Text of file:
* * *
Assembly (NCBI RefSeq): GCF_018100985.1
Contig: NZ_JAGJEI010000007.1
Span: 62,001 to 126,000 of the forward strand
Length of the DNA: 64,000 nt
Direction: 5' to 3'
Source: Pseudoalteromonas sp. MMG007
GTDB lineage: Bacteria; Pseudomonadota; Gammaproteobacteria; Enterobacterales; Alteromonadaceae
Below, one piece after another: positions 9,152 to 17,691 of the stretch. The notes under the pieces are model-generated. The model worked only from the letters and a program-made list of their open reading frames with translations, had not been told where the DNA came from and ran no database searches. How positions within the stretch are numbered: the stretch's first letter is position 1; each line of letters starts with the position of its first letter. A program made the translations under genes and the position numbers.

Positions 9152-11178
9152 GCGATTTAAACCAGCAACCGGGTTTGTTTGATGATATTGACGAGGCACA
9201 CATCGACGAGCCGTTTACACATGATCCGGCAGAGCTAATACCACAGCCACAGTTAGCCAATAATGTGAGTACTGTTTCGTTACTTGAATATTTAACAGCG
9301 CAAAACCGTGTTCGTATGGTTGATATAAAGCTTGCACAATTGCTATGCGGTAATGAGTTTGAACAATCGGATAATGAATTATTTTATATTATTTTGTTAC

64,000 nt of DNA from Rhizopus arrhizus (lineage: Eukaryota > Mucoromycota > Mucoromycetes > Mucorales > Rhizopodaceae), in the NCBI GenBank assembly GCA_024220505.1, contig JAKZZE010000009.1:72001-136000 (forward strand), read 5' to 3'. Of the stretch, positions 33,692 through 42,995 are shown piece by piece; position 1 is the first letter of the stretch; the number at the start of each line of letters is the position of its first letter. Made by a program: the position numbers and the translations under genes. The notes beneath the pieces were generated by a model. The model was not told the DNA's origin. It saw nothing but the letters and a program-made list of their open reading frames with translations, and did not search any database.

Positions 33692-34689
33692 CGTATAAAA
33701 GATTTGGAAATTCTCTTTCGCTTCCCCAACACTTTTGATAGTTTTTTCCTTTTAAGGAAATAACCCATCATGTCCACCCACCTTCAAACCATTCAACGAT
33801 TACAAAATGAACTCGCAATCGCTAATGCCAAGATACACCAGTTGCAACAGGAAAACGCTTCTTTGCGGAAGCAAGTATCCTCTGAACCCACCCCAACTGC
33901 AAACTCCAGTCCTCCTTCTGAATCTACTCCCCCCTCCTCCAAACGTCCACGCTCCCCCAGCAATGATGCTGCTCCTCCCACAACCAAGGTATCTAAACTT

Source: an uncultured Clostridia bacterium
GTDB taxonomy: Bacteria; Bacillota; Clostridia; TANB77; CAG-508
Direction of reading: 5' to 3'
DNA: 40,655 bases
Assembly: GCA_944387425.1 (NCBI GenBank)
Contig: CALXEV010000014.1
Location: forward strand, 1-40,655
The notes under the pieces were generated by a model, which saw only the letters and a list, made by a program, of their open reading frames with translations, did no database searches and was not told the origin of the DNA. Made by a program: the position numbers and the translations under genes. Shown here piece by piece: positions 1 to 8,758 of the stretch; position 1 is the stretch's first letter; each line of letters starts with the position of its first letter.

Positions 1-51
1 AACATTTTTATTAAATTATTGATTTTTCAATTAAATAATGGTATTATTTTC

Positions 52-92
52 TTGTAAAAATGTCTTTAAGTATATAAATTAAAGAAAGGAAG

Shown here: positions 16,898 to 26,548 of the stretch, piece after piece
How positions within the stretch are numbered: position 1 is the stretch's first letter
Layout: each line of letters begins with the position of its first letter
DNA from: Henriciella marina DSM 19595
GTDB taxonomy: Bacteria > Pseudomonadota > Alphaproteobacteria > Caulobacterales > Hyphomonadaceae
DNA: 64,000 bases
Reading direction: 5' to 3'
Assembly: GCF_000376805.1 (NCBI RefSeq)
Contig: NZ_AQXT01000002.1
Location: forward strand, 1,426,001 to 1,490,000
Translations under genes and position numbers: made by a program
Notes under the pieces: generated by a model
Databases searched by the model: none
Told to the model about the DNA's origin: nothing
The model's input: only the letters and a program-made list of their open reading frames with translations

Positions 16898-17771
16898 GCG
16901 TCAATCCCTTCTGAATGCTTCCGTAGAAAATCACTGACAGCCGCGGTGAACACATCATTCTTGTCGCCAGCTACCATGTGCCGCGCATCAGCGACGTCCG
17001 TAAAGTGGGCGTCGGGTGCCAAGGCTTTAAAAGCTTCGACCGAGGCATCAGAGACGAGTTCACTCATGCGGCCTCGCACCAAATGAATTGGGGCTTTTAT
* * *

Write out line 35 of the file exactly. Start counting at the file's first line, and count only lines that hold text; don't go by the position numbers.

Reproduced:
GTDB taxonomy: Bacteria > Pseudomonadota > Alphaproteobacteria > Caulobacterales > Hyphomonadaceae